We have a number of buying guides written by our fishing experts:
Tackle preferences vary amongst anglers, and it’s often only after experiencing the actual fishing that the novice gains some knowledge of what gear he needs and a preference for the tackle he likes. Starting out, you rely to an extent on tackle dealers, other anglers, the press, and guides like this. My advice is to go easy when purchasing your first major angling items such as a rod and reel. Take the advice of dealers and experienced anglers, etc., and buy to your budget. You do need to buy gear that will give you a chance of experiencing the sport, but not necessarily expensive or state of the art tackle. But do look for reasonable quality because poor tackle will put you at a big disadvantage and any lack of success will effect your enthusiasm. Upgrading later on is less of a problem because of your experience and an improved skill level. As a general rule, the more you pay for tackle the better quality gear you buy; however, there are plenty of tackle bargains around, but it’s wise to stay away from really cheap because the cheapest combination outfits (rod and reel) are produced for the casual and holiday market and not for long term use.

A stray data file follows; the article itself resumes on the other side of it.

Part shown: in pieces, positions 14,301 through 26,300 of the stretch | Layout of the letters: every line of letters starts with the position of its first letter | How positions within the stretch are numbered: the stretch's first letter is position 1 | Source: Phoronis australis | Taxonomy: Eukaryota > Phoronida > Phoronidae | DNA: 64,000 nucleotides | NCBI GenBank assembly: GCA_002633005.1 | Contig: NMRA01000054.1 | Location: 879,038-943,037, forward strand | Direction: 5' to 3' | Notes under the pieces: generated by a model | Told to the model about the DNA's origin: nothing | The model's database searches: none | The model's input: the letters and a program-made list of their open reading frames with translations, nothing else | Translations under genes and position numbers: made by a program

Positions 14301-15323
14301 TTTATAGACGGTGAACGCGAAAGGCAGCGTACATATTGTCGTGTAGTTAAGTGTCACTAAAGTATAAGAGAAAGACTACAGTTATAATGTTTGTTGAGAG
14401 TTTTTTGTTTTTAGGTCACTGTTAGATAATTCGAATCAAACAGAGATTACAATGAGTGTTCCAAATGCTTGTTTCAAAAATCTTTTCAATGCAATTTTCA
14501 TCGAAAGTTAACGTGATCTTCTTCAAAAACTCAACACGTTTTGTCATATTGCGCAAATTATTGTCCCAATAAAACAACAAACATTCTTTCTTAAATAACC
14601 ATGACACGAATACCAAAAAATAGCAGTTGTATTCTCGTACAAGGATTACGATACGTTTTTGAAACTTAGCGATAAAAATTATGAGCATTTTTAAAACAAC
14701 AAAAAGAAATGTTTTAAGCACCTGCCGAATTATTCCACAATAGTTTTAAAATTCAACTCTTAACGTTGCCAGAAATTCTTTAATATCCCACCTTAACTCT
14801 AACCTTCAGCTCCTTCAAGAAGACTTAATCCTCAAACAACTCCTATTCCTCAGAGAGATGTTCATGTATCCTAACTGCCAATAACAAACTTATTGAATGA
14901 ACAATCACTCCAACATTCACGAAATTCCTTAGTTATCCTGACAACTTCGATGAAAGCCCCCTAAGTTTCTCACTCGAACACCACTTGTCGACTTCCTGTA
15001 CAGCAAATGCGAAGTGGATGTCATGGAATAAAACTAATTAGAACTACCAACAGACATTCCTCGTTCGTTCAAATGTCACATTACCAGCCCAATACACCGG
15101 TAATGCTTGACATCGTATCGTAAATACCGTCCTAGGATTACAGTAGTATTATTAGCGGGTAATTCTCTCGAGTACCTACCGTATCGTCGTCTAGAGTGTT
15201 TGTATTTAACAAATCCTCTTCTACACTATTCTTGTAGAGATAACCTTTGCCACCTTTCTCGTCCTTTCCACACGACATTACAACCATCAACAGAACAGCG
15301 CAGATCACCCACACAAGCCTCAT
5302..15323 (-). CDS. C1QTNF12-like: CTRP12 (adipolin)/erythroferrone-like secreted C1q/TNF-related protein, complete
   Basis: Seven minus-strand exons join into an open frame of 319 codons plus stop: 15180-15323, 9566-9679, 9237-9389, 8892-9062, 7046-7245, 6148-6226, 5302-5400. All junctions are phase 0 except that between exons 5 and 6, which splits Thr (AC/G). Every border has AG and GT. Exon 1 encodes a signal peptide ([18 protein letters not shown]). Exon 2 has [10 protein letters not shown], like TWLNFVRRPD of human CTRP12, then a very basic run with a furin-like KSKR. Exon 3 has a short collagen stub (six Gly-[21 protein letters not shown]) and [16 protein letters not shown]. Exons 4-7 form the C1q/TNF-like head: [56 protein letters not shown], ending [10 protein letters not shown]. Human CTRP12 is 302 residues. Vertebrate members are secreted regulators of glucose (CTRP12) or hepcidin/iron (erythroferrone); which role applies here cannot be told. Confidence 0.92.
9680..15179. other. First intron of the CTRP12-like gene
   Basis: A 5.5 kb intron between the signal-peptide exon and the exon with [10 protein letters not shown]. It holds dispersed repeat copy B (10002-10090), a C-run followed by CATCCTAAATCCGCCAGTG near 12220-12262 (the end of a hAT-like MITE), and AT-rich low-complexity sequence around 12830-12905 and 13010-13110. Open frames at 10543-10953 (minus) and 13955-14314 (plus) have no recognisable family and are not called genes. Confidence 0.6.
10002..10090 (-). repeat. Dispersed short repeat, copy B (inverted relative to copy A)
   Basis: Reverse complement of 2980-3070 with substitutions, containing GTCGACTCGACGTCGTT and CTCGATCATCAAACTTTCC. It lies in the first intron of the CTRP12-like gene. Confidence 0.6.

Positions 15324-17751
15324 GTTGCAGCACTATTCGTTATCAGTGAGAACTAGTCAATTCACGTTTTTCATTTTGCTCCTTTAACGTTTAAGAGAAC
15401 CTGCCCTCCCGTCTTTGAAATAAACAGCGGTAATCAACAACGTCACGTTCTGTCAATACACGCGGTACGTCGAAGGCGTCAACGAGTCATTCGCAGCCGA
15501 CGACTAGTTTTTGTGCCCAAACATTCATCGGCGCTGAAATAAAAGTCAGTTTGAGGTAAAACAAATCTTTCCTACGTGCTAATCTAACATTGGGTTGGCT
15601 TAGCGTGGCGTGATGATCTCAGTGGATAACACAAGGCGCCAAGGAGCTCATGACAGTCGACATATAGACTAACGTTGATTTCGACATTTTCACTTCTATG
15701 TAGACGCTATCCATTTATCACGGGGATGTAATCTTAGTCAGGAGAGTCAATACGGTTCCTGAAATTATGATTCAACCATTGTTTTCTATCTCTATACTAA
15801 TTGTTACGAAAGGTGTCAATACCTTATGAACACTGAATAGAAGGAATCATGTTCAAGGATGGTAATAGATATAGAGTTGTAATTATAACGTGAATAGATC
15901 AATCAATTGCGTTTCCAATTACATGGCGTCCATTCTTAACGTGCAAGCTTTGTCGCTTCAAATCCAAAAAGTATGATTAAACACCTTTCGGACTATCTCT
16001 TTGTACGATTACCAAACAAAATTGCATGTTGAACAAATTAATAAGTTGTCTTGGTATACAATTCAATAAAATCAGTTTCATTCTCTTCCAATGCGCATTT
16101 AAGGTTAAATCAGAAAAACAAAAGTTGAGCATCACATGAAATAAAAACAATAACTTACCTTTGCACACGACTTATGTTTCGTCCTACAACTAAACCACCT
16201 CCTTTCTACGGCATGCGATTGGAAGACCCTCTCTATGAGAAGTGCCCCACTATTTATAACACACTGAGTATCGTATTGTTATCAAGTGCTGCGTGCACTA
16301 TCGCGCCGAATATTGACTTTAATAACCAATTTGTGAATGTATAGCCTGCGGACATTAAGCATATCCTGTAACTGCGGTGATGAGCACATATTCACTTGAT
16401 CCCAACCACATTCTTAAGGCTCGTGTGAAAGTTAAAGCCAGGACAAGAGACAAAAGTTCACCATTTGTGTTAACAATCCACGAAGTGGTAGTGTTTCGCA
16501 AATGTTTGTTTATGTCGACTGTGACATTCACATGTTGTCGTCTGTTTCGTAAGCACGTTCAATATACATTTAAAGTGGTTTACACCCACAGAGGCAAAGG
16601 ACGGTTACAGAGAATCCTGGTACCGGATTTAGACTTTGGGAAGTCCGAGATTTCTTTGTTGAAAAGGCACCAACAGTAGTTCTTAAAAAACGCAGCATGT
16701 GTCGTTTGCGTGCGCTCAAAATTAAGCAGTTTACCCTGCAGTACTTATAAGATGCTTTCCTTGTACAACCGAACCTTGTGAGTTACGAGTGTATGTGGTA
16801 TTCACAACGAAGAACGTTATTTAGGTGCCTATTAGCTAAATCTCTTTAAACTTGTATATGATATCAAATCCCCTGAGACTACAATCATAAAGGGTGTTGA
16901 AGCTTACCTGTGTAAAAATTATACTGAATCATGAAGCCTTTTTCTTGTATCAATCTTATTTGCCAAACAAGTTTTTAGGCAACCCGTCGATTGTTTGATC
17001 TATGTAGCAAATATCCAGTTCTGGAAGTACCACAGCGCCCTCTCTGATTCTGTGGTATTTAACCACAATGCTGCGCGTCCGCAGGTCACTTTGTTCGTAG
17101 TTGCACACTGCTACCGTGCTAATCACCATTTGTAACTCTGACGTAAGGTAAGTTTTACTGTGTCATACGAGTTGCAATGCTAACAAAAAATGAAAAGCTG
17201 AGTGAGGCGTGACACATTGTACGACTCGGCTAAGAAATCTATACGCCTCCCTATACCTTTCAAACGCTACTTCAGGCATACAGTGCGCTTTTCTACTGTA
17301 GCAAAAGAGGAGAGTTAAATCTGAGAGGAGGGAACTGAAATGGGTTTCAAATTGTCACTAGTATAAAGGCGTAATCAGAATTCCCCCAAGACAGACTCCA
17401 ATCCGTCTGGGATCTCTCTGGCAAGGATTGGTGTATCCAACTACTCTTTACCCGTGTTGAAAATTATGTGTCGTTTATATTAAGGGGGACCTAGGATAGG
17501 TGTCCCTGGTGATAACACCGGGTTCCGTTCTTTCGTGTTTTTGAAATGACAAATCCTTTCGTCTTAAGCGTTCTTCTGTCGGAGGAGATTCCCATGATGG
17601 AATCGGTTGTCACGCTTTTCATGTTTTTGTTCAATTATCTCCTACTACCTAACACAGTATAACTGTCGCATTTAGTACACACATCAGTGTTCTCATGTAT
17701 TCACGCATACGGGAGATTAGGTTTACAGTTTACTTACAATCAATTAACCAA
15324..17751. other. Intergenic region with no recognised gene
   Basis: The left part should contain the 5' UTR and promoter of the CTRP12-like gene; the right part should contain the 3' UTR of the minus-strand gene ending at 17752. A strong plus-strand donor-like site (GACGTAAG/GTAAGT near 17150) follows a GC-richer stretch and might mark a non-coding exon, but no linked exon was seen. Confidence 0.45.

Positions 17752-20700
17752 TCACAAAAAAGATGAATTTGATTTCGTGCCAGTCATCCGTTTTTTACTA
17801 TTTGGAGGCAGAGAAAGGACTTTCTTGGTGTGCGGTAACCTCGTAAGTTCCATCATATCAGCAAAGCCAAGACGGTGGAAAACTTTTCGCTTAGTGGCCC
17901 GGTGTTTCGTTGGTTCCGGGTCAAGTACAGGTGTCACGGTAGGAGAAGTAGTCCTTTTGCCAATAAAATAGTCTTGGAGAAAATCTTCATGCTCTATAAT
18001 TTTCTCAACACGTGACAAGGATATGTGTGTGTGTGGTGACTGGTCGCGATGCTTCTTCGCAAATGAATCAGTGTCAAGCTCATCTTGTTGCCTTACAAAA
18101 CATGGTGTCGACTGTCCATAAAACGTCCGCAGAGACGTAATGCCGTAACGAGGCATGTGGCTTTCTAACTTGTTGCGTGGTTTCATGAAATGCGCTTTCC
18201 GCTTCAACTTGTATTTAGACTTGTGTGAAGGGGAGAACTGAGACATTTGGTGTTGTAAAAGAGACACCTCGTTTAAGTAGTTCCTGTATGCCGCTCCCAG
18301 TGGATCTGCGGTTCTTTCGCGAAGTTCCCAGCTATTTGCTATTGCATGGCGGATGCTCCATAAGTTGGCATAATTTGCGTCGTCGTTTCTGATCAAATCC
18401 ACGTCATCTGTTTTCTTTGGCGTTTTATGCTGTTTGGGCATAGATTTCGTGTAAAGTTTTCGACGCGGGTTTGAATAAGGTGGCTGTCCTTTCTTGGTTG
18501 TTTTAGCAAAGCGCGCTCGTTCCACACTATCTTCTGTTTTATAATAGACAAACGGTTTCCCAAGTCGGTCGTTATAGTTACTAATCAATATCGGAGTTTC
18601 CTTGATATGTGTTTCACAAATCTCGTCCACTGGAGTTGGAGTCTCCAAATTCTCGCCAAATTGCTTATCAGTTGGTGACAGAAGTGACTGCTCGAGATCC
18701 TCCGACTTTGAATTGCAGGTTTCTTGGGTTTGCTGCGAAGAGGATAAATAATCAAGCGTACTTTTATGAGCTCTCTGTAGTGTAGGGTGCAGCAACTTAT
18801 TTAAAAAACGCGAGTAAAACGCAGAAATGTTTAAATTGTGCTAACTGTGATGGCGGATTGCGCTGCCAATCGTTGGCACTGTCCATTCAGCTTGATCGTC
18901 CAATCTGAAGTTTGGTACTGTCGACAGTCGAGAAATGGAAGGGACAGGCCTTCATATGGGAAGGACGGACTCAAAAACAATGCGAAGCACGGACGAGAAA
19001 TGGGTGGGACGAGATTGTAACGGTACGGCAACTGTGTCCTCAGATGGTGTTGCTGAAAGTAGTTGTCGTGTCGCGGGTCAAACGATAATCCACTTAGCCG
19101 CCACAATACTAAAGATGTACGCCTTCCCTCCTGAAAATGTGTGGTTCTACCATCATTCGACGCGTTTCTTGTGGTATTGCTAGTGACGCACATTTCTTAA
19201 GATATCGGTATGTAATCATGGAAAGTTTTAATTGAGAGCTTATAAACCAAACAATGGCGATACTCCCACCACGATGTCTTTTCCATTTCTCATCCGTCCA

A major consideration when choosing gear is the after sales service, so look for a reputable make rather than a supermarket cheapie. Seawater and Freshwater are hostile environments, and apart from corrosion and the general wear and tear imposed on tackle, accidents are always waiting to happen. Drop your precious rod or reel on stones or a concrete promenade and things will break; so apart from general toughness and durability of the gear you chose it’s a good idea to ensure that you have some spares back up, this is especially the case with reels.